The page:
Richard Schilling fondly remembers heading to Century 21’s original Bay Ridge location after school with friends back when they attended nearby Poly Prep as teenagers four decades ago.
“That was basically our mall growing up,” said Schilling, 56, of Sunset Park.
The department store, founded in 1961, grew over the years — taking over other shops along 86th Street, morphing into a labyrinthine collection of interconnected storefronts offering everything from discount clothing to toys to housewares.
Century 21 eventually stretched beyond Bay Ridge to amass 13 locations in the eastern United States, including five outposts in New York City.
But Thursday marked the end of an era for the chain, which filed for bankruptcy and announced plans to close all of its stores. The move would eliminate nearly 1,400 jobs, according to Bloomberg News.
Century 21 became the latest retailer to fall in 2020 as the COVID-19 pandemic expedites the death of department stores across the U.S.
‘It’s Such a Shame’
On 86th Street, where it all started, concerns for the traditionally lively shopping strip’s future mixed with fond memories of a neighborhood institution.
“Me and my sisters were always there shopping and our parents were always OK with us going there,” Maria Argano, 58, said as she stopped by to window shop. “And I’d always go there even for my own kids when they were little.”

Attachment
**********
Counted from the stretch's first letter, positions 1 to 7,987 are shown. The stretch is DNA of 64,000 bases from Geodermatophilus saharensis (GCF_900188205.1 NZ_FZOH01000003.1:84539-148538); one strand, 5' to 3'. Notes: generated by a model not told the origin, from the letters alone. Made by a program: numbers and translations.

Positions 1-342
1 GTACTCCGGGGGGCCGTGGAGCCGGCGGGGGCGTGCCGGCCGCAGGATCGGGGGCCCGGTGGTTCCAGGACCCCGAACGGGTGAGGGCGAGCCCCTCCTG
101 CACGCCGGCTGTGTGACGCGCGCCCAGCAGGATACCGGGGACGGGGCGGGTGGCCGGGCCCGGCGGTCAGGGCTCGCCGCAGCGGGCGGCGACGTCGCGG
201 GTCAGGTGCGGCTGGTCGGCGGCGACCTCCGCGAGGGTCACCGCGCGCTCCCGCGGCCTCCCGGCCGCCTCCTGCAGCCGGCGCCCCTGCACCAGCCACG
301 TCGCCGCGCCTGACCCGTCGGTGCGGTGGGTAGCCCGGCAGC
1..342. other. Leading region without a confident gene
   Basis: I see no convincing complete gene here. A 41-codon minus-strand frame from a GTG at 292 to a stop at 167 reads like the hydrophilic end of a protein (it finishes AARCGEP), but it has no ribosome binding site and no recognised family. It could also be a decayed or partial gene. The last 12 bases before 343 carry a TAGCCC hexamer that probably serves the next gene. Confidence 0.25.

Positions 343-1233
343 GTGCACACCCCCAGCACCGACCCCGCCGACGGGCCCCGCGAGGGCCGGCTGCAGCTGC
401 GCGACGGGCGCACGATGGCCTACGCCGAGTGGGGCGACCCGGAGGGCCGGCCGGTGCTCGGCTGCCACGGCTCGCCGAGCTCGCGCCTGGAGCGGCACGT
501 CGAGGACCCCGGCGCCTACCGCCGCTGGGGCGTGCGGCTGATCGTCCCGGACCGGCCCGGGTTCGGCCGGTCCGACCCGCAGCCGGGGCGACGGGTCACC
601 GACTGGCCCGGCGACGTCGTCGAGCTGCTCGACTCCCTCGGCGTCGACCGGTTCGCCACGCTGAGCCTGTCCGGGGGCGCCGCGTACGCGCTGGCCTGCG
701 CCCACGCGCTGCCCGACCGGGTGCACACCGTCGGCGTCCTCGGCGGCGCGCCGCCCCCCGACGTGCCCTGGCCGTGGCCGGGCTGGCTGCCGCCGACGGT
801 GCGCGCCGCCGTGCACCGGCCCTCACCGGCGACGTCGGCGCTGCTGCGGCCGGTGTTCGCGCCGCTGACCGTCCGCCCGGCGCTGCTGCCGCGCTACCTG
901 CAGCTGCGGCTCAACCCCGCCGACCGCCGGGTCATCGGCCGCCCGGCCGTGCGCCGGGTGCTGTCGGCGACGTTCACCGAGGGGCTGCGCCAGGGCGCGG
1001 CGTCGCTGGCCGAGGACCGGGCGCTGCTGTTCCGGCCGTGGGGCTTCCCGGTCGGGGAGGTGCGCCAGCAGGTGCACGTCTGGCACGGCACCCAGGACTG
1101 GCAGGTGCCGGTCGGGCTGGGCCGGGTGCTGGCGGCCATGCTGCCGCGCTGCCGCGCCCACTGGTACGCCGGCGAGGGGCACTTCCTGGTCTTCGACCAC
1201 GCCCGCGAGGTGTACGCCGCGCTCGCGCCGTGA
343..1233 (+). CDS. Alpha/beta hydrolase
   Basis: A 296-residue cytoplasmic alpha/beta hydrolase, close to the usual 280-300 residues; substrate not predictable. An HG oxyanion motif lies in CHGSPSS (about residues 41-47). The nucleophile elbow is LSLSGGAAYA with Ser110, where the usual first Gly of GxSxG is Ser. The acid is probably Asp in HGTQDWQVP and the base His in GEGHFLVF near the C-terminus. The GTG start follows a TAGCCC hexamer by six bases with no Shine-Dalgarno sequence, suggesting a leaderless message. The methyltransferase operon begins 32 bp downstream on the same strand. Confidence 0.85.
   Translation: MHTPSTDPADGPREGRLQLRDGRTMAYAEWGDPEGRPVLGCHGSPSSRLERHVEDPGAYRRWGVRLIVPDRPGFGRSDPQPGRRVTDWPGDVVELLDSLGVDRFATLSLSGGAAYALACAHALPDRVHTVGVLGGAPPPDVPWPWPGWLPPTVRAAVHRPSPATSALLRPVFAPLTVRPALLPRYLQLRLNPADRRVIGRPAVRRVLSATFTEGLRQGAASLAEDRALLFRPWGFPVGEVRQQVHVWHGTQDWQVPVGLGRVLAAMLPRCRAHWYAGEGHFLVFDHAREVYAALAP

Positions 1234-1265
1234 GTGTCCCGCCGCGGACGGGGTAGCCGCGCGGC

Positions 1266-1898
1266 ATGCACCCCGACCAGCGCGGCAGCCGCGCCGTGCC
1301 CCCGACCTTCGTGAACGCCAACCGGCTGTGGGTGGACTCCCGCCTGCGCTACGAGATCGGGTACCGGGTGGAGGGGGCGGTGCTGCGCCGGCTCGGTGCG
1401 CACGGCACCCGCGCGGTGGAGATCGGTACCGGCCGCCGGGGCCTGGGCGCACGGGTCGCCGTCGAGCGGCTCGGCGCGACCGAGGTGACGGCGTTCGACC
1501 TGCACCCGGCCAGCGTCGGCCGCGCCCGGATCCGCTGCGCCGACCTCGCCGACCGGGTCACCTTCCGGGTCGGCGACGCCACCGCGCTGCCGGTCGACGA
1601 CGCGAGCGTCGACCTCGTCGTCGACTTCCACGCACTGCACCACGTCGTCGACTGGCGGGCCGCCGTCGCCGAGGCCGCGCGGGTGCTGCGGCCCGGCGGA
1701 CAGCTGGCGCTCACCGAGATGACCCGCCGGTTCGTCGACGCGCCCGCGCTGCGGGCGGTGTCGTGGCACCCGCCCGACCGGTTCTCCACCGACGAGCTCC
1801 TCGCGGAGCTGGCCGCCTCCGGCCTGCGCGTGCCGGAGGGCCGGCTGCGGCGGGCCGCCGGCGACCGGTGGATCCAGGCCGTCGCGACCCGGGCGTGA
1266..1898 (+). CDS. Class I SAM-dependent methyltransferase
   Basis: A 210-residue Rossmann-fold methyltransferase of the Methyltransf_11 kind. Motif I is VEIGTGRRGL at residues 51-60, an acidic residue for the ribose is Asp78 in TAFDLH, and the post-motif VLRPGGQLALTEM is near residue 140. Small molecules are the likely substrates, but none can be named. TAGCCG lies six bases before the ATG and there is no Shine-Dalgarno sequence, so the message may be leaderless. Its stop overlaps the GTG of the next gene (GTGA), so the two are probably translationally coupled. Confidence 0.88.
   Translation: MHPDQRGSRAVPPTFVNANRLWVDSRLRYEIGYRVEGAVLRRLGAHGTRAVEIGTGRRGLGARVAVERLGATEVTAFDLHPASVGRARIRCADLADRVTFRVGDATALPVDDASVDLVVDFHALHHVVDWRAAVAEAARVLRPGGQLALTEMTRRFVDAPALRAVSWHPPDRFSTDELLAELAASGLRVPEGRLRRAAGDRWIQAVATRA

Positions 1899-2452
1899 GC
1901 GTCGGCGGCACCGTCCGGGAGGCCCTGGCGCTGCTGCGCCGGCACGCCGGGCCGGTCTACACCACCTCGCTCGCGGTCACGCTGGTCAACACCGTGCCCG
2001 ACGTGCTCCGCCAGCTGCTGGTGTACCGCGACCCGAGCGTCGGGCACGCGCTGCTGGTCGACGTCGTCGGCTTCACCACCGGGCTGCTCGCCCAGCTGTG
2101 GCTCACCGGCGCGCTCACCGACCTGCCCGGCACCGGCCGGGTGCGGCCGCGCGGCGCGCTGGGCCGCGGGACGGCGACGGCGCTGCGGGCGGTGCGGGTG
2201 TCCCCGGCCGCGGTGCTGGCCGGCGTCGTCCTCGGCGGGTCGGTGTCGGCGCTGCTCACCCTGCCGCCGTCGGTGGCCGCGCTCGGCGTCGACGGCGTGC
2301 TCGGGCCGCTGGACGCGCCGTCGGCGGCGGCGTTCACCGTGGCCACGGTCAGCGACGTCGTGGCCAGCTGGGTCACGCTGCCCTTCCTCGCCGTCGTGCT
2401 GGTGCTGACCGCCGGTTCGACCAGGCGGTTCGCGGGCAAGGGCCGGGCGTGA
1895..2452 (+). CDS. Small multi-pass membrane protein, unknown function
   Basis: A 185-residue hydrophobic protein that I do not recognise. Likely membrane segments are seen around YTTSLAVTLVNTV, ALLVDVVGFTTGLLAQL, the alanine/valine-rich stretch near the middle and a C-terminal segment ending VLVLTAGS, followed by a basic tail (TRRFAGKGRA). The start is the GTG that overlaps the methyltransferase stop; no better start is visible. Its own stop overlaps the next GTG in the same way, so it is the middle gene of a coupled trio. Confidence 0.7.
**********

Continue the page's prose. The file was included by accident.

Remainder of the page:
Argano added, “It’s really hard to think of Bay Ridge without Century 21. It’s a shame, it’s such a shame.
Andrea Watkins said she started going to Century 21 in 1999 when she first arrived in New York City.
“It quickly became one of my favorite places,” said Watkins, 53. “Such a great loss for the city.”
In a statement to Bloomberg News, Century 21 co-CEO Raymond Gindi blamed the company’s insurers for the bankruptcy and impending closures.
“The insurance companies turned their backs on us at this most critical time,” Gindi told Bloomberg. “While retailers across the board have suffered greatly due to COVID-19, and Century 21 is no exception, we are confident that had we received any meaningful portion of insurance proceeds, we would have been able to save thousands of jobs and weather the storm.”
So Longs and Sweatpants
State Sen. Andrew Gounardes (D-Brooklyn) called the department store “vital to our community” and bemoaned the lost jobs.
Gounardes added it was unacceptable for Century 21’s insurers to not pay out the store’s business interruption insurance — and called for the state Legislature to pass his bill, which would mandate that insurance companies pay such claims.
“If a pandemic does not constitute a legitimate business interruption, what does? It’s time for insurance companies to stop turning their backs on our businesses in their moment of need,” Gounardes, who represents Bay Ridge, said in a statement. “It’s time to hold insurance companies accountable for their actions.”
John McDonnell, of nearby Dyker Heights, mourned Century 21’s impending loss as he shopped there for sweatpants Thursday.
“Everyone will be sad, but were they shopping here? I don’t think so. Everyone wants to do it online now,” said McDonnell, 82.
He looked over his purchase and decided to grab two more pairs of sweats.
“Got to get them while I can, I guess,” he said.